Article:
Walmart, UPS & FedEx Among Corporations Embracing Blockchains for Logistics
Last week, Walmart received a patent on a “smart package” system that will utilize blockchain technology to better track and authenticate packages. This move is one of many that major corporations are taking to implement blockchain into their logistics management. In fact, it is safe to say that the logistics sector is undergoing its greatest revolution in decades as a result of distributed ledgers. Although many still doubt the future of cryptocurrency, the utility of its underlying technology is without dispute.
Walmart’s recent patent is not its first step into the blockchain space. The retailer partnered with IBM in 2016 to develop a system to track recalled products, and again last year to track food shipments in China. Thus, as would be expected, it now appears ready to roll out the technology on a much wider scale. It is worth noting that Walmart has a long tradition of embracing technology to improve efficiency, and thus this move into blockchain is not surprising.
Blockchain advocates have long asserted that logistics is a field where the technology will have a tremendous beneficial impact, and given the scale of the sector, growth on an exponential scale is expected over the next few years. The most obvious companies to benefit are those those with shipping and transport as their core business. To that end, the Blockchain in Transport Alliance (BiTA) has been formed. BiTA is a consortium of freight and transportation companies that seeks to develop standards and procedures for blockchain use in the industry. Its members include some of the largest players in the field, including FedEx, UPS and BNSF Railway.
Not surprisingly, major tech companies such as Microsoft and IBM are stepping in to provide solutions for such corporations. IBM even advertised its blockchain service during the NFL playoffs. However, a number of startups are also entering the space. Shipchain, for example, specializes in blockchain solutions for transport companies, and Blockverify specializes in supply chain authentication. Hong Kong based 300cubits is developing a system for better port management. Many more companies are sure to follow.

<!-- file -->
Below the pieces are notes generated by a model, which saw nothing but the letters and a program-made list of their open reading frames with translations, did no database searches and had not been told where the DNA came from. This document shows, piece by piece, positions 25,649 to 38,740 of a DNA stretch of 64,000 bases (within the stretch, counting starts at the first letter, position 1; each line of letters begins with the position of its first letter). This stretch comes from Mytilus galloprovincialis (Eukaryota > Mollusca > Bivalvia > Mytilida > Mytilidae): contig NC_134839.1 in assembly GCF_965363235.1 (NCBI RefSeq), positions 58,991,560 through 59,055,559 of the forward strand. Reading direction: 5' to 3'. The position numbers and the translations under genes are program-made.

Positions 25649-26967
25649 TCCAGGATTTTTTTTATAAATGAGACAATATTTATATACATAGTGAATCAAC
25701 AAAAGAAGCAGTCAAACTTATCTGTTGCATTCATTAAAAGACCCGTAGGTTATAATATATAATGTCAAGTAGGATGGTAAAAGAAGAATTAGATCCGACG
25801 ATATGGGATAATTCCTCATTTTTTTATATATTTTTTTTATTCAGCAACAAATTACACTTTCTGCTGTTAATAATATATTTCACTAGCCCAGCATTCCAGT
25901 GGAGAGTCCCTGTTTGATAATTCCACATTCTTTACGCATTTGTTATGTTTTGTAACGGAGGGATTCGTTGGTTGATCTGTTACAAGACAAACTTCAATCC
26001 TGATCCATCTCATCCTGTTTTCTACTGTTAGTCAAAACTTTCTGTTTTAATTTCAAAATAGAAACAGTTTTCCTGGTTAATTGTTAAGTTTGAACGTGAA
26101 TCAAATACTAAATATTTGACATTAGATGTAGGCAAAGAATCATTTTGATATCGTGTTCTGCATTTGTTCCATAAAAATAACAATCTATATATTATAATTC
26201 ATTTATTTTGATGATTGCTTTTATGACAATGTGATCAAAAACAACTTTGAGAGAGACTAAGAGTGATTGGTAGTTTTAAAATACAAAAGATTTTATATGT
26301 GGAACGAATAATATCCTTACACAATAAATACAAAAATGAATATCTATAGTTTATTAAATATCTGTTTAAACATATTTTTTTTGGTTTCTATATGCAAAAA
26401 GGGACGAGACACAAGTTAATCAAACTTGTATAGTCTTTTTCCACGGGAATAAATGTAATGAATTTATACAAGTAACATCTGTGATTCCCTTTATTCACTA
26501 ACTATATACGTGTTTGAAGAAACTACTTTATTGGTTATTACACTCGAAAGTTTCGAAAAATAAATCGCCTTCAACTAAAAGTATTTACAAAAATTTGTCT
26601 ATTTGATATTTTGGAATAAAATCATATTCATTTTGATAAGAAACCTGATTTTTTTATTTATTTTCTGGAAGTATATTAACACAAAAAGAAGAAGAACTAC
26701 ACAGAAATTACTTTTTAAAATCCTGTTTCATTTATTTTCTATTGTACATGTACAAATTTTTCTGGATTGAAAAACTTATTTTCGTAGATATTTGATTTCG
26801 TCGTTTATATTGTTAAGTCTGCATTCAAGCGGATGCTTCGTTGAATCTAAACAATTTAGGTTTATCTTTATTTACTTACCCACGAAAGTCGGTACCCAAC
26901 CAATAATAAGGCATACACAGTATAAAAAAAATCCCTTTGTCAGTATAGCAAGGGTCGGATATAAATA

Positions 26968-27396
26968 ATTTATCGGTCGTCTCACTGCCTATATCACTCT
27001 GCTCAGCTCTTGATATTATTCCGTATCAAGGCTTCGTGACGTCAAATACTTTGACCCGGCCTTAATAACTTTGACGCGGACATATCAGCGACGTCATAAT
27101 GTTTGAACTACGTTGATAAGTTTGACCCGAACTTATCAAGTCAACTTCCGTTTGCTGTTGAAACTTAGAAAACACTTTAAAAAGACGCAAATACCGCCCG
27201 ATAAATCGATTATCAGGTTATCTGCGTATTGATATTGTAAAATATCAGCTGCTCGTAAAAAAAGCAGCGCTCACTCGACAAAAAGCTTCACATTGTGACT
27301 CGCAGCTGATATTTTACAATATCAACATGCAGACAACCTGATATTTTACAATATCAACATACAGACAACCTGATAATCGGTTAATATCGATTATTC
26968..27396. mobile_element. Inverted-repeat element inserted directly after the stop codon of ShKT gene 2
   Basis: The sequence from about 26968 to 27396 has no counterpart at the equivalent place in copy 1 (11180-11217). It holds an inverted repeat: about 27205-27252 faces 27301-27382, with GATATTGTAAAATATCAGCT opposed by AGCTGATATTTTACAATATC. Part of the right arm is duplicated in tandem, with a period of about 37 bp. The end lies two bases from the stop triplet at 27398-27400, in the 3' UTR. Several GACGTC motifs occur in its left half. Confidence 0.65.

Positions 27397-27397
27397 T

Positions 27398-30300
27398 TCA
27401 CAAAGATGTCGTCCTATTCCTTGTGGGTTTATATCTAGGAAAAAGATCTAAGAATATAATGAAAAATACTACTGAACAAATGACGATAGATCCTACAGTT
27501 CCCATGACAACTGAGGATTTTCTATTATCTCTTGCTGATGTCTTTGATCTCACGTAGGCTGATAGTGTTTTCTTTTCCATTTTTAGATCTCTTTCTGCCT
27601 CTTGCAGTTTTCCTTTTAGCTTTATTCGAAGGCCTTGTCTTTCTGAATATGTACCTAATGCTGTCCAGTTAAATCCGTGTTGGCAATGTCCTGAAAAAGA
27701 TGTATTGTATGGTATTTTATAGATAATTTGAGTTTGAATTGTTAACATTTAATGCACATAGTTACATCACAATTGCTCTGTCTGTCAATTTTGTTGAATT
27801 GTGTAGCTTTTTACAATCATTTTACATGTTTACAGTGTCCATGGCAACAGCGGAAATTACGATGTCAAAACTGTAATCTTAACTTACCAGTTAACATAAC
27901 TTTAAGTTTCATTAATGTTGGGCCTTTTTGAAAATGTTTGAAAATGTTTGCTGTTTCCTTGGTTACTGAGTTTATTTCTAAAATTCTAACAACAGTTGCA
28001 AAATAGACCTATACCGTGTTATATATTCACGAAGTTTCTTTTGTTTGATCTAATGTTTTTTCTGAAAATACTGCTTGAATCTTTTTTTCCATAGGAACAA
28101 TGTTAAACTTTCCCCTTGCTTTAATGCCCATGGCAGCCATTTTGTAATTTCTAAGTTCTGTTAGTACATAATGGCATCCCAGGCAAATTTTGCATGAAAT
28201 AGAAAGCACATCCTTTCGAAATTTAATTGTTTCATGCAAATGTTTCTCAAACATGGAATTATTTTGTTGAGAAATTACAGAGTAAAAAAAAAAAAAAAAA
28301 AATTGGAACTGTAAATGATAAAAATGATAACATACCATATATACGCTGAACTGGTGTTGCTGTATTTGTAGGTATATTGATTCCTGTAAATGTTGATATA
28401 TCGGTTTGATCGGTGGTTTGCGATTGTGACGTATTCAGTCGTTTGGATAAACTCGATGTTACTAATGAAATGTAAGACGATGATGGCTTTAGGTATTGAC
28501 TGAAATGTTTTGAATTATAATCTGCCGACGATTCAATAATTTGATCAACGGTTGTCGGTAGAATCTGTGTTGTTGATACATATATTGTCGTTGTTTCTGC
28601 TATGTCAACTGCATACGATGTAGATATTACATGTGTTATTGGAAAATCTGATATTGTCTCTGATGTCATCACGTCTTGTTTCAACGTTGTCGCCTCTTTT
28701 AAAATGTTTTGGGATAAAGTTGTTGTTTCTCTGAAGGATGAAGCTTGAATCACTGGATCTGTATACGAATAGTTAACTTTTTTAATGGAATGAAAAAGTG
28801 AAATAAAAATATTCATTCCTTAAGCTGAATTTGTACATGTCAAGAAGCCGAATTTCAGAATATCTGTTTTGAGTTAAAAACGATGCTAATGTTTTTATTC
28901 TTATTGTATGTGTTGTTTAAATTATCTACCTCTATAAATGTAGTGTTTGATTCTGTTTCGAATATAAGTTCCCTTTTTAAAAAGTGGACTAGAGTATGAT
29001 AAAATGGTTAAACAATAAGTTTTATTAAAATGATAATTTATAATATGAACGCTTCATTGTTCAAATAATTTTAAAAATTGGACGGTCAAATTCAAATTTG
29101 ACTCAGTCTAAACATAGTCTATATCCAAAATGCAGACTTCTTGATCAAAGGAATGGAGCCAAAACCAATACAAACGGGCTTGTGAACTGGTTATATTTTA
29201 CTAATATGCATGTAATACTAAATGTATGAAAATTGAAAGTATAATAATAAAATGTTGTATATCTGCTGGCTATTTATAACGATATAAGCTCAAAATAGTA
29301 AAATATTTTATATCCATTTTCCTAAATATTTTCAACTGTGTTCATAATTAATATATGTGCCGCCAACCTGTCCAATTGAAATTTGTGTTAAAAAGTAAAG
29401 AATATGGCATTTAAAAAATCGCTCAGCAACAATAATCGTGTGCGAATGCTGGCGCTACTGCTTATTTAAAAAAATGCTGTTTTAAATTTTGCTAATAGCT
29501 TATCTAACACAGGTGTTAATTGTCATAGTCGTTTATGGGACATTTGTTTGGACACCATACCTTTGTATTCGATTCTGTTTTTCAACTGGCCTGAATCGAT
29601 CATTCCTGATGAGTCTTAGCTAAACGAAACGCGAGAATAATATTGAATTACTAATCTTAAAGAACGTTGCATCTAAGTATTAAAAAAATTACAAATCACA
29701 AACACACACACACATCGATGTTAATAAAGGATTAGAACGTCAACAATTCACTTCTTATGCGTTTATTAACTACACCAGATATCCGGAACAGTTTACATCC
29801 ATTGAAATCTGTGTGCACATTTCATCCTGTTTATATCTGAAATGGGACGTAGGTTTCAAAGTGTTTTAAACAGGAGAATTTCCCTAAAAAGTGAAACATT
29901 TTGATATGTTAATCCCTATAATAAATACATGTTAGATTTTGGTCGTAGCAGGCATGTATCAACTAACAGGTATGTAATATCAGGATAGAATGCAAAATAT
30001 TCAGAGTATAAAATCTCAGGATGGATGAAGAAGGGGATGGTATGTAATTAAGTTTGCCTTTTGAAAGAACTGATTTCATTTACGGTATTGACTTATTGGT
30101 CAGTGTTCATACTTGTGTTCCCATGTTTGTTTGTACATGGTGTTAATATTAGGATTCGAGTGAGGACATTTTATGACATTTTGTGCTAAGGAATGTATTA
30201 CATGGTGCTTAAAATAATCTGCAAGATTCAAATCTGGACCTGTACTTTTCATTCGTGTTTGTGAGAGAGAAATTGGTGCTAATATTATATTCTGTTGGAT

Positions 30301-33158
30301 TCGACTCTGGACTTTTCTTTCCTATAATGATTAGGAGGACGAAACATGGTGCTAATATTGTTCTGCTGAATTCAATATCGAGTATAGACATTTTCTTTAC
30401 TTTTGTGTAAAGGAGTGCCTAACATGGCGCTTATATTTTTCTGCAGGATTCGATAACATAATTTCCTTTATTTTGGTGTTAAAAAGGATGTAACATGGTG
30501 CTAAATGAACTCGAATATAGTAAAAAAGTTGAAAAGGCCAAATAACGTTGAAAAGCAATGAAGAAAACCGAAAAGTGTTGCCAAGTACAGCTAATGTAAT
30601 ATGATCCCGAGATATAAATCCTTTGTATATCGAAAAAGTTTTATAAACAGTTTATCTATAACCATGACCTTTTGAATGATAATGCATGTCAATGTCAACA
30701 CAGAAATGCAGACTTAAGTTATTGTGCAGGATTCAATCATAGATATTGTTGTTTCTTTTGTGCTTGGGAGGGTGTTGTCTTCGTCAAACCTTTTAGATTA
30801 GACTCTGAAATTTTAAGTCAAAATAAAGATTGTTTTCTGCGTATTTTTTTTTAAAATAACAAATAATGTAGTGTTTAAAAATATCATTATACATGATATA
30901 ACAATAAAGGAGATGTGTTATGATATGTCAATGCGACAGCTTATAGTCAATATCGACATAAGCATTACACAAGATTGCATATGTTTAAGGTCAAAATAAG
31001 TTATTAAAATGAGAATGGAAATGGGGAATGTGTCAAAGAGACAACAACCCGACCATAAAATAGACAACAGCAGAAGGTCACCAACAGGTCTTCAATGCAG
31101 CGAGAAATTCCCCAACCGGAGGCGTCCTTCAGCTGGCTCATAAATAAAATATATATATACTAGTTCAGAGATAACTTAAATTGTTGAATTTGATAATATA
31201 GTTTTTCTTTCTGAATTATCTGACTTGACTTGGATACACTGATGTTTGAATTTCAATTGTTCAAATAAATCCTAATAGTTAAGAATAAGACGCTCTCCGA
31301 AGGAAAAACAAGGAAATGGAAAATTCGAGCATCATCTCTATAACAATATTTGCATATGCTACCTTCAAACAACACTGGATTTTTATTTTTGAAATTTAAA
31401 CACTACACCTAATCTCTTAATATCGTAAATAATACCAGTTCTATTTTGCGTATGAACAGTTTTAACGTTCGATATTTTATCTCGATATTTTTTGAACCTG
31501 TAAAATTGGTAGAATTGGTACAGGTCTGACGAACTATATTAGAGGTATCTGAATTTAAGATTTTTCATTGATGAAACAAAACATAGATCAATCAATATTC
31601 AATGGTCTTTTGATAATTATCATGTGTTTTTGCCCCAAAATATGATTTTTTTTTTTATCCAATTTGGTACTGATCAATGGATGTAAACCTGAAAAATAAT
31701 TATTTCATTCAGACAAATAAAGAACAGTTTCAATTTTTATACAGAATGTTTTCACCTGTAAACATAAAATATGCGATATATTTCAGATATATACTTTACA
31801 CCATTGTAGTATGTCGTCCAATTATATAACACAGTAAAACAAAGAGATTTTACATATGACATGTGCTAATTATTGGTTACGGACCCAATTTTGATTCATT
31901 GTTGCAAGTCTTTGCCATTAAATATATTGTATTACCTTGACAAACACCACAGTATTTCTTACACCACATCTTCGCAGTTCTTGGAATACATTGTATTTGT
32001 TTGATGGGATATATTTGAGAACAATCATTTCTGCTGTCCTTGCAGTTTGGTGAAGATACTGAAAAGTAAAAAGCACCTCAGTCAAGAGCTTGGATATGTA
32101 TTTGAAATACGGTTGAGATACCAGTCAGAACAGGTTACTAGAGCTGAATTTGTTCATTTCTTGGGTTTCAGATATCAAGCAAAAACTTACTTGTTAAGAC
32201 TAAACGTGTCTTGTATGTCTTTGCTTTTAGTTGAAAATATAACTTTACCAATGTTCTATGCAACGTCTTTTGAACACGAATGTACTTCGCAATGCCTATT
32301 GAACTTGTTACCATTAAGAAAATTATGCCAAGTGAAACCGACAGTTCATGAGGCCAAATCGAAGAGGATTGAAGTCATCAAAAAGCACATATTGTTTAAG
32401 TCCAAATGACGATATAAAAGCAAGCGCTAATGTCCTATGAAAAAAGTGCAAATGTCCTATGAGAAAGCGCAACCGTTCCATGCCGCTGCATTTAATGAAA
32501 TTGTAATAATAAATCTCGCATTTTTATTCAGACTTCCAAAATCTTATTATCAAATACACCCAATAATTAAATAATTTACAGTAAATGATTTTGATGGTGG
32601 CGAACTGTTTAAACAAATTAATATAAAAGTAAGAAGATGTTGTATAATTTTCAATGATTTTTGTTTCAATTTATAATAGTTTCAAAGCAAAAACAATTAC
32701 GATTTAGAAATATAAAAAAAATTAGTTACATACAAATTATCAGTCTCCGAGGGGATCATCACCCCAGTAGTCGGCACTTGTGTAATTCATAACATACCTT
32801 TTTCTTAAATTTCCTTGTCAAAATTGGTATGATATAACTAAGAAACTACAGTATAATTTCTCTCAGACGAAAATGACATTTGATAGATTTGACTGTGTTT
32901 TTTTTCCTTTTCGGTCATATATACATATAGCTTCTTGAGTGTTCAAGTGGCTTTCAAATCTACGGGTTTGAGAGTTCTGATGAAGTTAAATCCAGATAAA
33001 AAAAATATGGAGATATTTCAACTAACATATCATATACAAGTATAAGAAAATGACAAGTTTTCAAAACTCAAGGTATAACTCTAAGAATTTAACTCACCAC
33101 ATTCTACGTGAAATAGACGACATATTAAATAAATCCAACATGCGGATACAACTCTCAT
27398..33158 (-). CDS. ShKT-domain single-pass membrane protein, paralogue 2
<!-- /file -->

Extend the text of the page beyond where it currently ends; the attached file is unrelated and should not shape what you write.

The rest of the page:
The integration of blockchain into the logistics sector underscores the permanent future of cryptocurrency in global finance. Although Bitcoin may be a simple distributed ledger, often derided by critics as having no intrinsic value, the systems designed to improve logistics (a multi-trillion dollar industry) are extremely useful. These platforms also require the use of cryptocurrency to be used. For example, Shipchain and 300cubits both use ERC20 tokens as part of their networks. These tokens, and those of similar businesses, will become valuable commodities should these businesses succeed.
Walmart’s direct move into the blockchain space is yet another affirmation that major corporations are coming to appreciate what the technology has to offer. Indeed it is safe to assume that an entire new business sector is evolving to meet this unique need. Although the specific means by which these corporate entities will use blockchain remains unclear, logistics is no doubt one area where adoption is all but guaranteed.
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